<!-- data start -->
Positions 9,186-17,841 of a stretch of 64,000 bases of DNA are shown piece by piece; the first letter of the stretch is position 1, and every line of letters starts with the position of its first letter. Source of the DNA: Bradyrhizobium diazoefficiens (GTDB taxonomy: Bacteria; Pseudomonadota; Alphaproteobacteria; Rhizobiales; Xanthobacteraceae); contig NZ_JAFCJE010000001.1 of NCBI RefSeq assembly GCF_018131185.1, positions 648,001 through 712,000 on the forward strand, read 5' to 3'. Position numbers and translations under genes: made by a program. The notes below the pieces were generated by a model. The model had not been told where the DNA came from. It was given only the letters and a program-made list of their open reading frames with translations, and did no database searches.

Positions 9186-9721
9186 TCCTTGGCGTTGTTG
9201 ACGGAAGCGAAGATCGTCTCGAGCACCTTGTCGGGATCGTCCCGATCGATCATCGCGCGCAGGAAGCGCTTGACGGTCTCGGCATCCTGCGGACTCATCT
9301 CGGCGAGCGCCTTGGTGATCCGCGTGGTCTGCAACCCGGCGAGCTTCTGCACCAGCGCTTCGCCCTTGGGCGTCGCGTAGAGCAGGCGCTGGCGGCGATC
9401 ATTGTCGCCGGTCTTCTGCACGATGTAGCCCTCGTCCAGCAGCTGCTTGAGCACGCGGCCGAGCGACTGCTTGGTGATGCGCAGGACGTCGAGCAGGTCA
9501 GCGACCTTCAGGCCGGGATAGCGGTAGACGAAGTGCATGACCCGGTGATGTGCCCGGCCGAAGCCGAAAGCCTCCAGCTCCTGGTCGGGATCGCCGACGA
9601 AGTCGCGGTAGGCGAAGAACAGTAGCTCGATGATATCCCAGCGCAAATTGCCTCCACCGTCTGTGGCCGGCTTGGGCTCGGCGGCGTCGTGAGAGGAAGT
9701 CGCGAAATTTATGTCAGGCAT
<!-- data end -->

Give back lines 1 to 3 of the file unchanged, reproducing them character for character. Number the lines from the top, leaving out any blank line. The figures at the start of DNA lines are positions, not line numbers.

Positions 9,186-17,841 of a stretch of 64,000 bases of DNA are shown piece by piece; the first letter of the stretch is position 1, and every line of letters starts with the position of its first letter. Source of the DNA: Bradyrhizobium diazoefficiens (GTDB taxonomy: Bacteria; Pseudomonadota; Alphaproteobacteria; Rhizobiales; Xanthobacteraceae); contig NZ_JAFCJE010000001.1 of NCBI RefSeq assembly GCF_018131185.1, positions 648,001 through 712,000 on the forward strand, read 5' to 3'. Position numbers and translations under genes: made by a program. The notes below the pieces were generated by a model. The model had not been told where the DNA came from. It was given only the letters and a program-made list of their open reading frames with translations, and did no database searches.

Positions 9186-9721
9186 TCCTTGGCGTTGTTG